Postgraduate: MA in human rights; Glycaemic Index research; digital archiving
Thursday 29 July 2004
Reports of human rights violations are rarely out of the news - whether it's cockle-pickers in Morecambe Bay or detainees at Guantanamo.
Reports of human rights violations are rarely out of the news - whether it's cockle-pickers in Morecambe Bay or detainees at Guantanamo. Now Kingston University is offering an MA in human rights for those who want to work in the field. But with 97 other postgraduate programmes in human rights available, what makes this one different? "Many of the others are law-based, whereas our course is much broader; we cover campaigning and advocacy because this is the sort of work people are interested in," says the course director Phillip Spencer.
The MA has two core courses. One, which focuses on achieving human rights, is to be taught by Amnesty International's director of UK campaigns, Stephen Bowen. Bowen has been responsible for campaigns such as Stop Violence Against Women and Control Arms.
There will be seminars on issues such as Sudan, Iraq and terrorism, in addition to a second, more theoretical core course. Students will also undertake work experience in a human rights organisation. "The aim is to train people to get into human rights work," says Spencer. "Human rights organisations are increasingly more professional and better resourced, and they demand people with postgraduate skills." For course information, see www.kingston.ac.uk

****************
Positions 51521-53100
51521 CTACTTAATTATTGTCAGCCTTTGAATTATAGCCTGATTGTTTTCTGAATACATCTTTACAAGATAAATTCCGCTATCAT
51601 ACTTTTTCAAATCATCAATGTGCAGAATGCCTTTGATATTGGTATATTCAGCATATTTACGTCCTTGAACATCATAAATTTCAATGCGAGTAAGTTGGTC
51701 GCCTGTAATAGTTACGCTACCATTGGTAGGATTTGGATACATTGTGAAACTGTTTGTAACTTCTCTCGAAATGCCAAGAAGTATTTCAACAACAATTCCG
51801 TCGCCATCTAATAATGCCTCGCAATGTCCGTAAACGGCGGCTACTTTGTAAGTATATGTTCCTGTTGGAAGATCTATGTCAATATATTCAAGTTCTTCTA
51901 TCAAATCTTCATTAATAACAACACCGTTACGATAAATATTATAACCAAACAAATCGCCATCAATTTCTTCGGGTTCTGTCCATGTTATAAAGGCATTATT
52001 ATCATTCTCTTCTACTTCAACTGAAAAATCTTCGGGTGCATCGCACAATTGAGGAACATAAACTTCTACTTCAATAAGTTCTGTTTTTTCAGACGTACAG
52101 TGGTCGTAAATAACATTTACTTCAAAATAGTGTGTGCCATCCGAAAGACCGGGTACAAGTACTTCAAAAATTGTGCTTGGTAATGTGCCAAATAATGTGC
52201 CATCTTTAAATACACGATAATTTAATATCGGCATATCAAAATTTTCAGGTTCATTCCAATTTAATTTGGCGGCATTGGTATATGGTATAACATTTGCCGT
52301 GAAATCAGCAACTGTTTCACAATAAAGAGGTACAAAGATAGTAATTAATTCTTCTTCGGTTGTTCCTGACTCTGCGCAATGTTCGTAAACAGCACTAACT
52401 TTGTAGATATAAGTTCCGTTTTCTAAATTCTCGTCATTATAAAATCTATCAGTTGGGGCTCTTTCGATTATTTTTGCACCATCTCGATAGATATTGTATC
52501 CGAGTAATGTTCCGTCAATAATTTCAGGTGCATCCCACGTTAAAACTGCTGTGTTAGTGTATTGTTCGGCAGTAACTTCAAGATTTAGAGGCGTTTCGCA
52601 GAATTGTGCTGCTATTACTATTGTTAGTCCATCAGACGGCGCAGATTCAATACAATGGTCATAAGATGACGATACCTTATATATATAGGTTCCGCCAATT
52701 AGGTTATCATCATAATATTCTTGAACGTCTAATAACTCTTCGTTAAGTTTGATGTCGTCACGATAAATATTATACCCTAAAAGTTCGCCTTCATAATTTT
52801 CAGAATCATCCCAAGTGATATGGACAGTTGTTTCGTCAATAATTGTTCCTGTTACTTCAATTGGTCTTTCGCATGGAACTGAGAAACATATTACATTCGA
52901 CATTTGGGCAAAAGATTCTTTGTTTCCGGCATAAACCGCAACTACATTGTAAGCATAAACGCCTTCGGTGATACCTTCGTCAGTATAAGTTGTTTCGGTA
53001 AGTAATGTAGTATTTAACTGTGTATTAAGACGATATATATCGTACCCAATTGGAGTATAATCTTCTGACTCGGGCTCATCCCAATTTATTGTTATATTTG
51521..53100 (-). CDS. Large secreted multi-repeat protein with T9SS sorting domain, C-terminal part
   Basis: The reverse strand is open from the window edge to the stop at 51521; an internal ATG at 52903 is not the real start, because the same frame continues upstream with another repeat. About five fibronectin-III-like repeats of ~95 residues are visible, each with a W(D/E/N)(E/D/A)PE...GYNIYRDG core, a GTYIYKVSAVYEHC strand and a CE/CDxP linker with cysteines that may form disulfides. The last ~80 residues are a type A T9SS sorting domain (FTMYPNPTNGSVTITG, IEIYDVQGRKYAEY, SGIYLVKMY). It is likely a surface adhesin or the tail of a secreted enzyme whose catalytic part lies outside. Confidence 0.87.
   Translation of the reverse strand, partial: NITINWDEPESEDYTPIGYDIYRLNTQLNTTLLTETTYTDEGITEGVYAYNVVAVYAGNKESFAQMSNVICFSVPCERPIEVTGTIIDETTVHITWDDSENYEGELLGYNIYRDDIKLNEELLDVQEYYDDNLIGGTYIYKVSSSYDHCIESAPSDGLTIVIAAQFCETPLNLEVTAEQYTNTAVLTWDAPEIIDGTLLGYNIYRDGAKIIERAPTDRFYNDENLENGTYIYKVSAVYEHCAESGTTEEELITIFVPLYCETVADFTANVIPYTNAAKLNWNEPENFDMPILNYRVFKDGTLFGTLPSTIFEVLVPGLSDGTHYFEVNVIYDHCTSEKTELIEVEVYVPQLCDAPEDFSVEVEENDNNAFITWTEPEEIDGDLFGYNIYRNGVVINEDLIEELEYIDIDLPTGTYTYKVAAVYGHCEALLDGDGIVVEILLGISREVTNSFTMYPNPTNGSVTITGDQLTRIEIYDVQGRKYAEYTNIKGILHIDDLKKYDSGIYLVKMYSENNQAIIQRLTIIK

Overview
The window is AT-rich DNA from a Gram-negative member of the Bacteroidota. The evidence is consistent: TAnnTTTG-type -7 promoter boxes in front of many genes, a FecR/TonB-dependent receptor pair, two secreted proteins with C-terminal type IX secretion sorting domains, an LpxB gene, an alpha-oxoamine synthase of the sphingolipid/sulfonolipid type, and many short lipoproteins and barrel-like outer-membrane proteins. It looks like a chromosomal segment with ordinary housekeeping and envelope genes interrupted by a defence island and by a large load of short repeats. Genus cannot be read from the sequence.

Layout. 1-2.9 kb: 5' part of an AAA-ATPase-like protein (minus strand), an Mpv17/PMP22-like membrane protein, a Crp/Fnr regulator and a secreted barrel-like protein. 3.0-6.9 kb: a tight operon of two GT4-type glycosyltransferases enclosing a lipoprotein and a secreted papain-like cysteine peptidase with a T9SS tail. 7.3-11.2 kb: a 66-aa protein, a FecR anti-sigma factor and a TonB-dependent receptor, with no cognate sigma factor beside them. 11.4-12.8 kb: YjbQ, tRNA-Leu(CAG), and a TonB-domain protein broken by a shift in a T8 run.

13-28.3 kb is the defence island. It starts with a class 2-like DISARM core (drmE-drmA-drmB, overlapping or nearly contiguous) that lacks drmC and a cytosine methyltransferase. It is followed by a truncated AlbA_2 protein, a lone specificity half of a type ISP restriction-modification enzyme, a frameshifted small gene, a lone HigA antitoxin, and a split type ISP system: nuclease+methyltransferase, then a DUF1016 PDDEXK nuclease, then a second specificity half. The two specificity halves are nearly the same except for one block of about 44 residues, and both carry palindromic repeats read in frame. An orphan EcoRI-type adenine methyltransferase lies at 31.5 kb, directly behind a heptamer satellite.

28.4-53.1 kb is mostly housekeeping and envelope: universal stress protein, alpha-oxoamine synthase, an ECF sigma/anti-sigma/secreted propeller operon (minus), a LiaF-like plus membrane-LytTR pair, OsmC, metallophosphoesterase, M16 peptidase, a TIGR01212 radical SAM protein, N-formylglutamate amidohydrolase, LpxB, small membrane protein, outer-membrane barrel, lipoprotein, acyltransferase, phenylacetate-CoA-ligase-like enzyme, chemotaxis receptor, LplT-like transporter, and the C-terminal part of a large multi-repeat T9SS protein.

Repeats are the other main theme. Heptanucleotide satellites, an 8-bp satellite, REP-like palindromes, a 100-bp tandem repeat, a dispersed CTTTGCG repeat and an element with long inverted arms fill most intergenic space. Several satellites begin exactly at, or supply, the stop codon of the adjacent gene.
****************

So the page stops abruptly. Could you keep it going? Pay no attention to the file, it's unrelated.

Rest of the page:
* Supermarket shoppers may have got used to checking foods for salt levels, but how about their Glycaemic Index (GI)? The index ranks foods according to their effect on blood glucose levels. Eating foods with a high GI (such as white bread and cornflakes) means you may find yourself quickly feeling hungry again. Foods with a low GI (such as pasta and legumes) can ward off food cravings. Postgraduate students at Oxford Brookes University's nutrition and food science group are now carrying out further GI research for Tesco. It is hoped that the index can become a tool to promote healthier eating habits, manage diabetes and tackle obesity. "It's not about banning foods, it's about including low GI foods in your diet in order to help manage your appetite better," says Caroline Strik, one of eight postgraduate students in a team led by Professor Jeya Henry.
* For the past two years, researchers at the University of Southampton's school of electronics and computer science have been archiving their papers themselves. Now, a parliamentary report on academic publishing says everyone should follow suit. The report recommends that all researchers should self-archive their papers within a month of publication. "We do it because it means that our papers are more visible and that our work has greater impact," says Dr Les Carr, who leads the digital archiving research at the school. Normally papers are sent to technical journals, but with 24,000 of these worldwide, even the best-funded library can only afford to subscribe to a few. The school now has the most research papers of any institutional archive in the UK, and has developed archive software used by 130 institutions.
- 1 BBC told new political editor must be 'impartial' with Nick Robinson reportedly stepping down
- 2 Number of young homeless people in Britain is 'more than three times the official figures'
- 3 The map showing the most dangerous tourist destinations in Europe, according to the Foreign Office
- 4 The biggest first date turnoff has been revealed
- 5 German man found living with 300 rats in tiny apartment
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